Education: School's out for ever: the teachers' story: Games, God and GCSEs: Geoffrey Treasure: senior master at Harrow School, retiring at 62

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The Independent Online
AT 18, after Shrewsbury, I did two years' National Service. I became a lieutenant in the Royal Artillery - that gave me invaluable experience when I came to teach. But first I went to Oriel College and read history. I loved Oxford. There were two great things there: one was history, which made me want to write, and the other was rowing, which may have tilted me towards the type of life in which athletic games play a part.

I didn't intend to teach. After I'd taken my degree, I started some research on the Revocation of the Edict of Nantes, but in the November I found they wanted someone to teach temporarily at Harrow. So I came here in 1953 with the marvellous idea that in the evenings I could write. But I found teaching was a busier occupation than I imagined, and I've been here ever since.

In the Fifties Harrow was much like the pre-war Shrewsbury I'd attended. There were no exeat days. If parents didn't come to take them out to tea, the boys might not see them at all until the holidays.

I think the relationship between boys and masters is more relaxed than it used to be, though it wasn't so formal even then: I would go for bicycle rides with pupils even in the earliest days. Somehow I managed to find time by 1966 to finish a book - Seventeenth Century France - which is still in print with John Murray.

In 1967 I married and became a young housemaster in Headmaster's house. Melisa, my wife, really has been the heroine of the story. She was from New York, an editor at John Murray, who came down to the school partly because she published the School Science Review and partly because someone invited her on the grounds that there were 'lots of marvellous bachelors' at Harrow. We met for the first time then. After meeting three more times, we got engaged. She gave up her job. At that time it was difficult to combine the duties of housemaster's wife with outside work.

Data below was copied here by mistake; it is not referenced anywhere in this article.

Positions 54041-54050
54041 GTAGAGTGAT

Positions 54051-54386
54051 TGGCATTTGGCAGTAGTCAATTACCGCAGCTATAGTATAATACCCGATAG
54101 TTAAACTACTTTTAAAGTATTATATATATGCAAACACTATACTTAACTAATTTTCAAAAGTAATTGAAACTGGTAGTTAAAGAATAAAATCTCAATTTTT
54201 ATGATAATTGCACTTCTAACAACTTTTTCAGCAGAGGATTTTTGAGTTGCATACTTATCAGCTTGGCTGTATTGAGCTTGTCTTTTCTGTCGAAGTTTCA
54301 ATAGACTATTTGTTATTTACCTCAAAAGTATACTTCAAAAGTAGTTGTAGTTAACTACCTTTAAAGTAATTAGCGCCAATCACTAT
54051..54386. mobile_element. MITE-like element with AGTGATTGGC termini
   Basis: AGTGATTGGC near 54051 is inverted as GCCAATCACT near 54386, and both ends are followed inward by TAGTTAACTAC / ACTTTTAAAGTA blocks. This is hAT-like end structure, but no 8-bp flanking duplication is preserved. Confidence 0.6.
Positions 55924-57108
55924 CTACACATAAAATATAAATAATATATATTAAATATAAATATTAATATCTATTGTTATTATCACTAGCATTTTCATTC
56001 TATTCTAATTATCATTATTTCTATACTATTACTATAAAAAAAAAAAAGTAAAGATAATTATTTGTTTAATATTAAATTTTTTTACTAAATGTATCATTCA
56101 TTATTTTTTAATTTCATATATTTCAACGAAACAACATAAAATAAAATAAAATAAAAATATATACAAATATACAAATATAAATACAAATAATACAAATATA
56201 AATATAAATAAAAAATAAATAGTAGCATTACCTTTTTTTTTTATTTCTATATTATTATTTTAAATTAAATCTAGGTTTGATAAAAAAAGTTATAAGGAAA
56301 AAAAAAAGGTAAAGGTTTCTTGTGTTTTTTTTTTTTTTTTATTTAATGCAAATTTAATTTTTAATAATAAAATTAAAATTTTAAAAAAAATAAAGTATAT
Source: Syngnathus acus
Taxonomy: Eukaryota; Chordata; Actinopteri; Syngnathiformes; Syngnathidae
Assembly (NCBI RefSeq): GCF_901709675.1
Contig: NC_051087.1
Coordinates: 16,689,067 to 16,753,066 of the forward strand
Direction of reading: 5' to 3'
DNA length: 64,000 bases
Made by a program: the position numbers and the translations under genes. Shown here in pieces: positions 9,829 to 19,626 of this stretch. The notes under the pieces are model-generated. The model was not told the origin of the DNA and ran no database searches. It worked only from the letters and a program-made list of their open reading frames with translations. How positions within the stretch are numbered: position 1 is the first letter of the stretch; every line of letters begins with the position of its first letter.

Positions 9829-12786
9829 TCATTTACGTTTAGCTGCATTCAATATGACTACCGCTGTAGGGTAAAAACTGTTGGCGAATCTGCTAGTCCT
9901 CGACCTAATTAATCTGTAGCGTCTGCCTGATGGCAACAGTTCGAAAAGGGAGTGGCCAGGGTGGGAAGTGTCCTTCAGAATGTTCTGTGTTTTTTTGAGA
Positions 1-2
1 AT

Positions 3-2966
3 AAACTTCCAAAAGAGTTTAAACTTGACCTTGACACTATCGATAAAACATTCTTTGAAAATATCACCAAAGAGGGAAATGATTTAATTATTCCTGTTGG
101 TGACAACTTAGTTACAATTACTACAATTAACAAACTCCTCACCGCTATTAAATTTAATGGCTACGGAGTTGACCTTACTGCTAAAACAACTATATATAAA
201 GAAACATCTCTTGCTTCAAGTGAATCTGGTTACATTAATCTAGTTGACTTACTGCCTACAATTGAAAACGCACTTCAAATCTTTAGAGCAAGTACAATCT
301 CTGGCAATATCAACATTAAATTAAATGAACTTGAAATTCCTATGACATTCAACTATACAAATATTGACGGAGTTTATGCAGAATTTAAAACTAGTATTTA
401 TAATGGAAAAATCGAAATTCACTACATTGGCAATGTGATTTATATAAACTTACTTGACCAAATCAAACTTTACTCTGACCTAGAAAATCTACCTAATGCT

In the Sixties there was a recognisable change in the school. It was the height of the pop decade . . . the Beatles. Boys started wearing rings and looking like pop stars. They wanted to be different, and I saw a great deal that was good in that. But it was a difficult position trying to hold on to what was important, the feeling of community. The housemaster has to take over the role of parent, and the parents expected us to have a fairly strict regime. The whole business of caning had been taken for granted by my generation. I stopped that in my house. It suddenly became unthinkable: a humiliating thing to do.

The number of divorced parents increased, but I didn't find their sons were less stable. Some of the most difficult boys came from the happiest homes: naturally they wanted to get back to them.

I spent six years in Headmaster's house. I would breakfast with my family - we have four daughters - then there would be some teaching, writing to parents. Then lunch with the boys. Each house had a cook until 1976, when the school started eating together. You kept an eye on their manners.

There are days and weeks when you work round the clock. It's a total commitment. The headmaster has to rely on the fact that over the weekend about one third of the staff will be taking games and running societies. I've been lucky in that I've always been able to concentrate. My friends say I wrote my books on the backs of envelopes. I published a Life of Richelieu in 1972, then The Making of Modern Europe in 1985.

After six years in Headmaster's house, in 1973, I became housemaster of The Grove - an 18th- century building where Sheridan had lived. Everyone says, how beautiful, but remember, you had to share it with 70 boys. At the end of our first year, soon after our youngest daughter had been born, we had a very bad fire. All the top floor went up, and the water tanks came down through the house. Melisa says it was a literal watershed for her, she had grave doubts about whether she wanted to come back to live in it. But we did. It was a brave decision of hers, I think.

The school has relaxed in some ways. There is shirt-sleeve order now for hot weather. But the famous hat is still there. I rather like it, and the boys do on the whole. And Sunday dress, the old-fashioned tails, they still wear them. The boys go out far more: home, to London, to do community service.

The demands of exams, of course, have changed enormously. There's far more awareness of the need to look at sources and documents. I'm very optimistic about history A-level. In history GCSE the syllabus can lend itself to short cuts and slick answers, but it can be stimulating.

One or two of the boys I have taught have become dons, for example Richard Fletcher, a leading Anglo-Saxon historian. There's a lieutenant-general, Charles Guthrie, who was in one of the first classes I took. It's unbelievable when even the generals start to look young.

We have a small farmhouse in Herefordshire that we have been doing up for 20 years: that has been our real home, and that is where we'll live. And we'll travel. There are lots of things I've been waiting to do. I'm working on a book on Cardinal Mazarin now, and that should appear in two years' time.

I was paid more or less the same as in the state sector, with an allowance for the education of my daughters. But I think I've been very fortunate to find a job that has been a happy pursuit. Fitting the Victorian idea of 'godliness and good learning' in with the world of GCSEs has been a fascinating challenge.

Education: School's out for ever: the teachers' story

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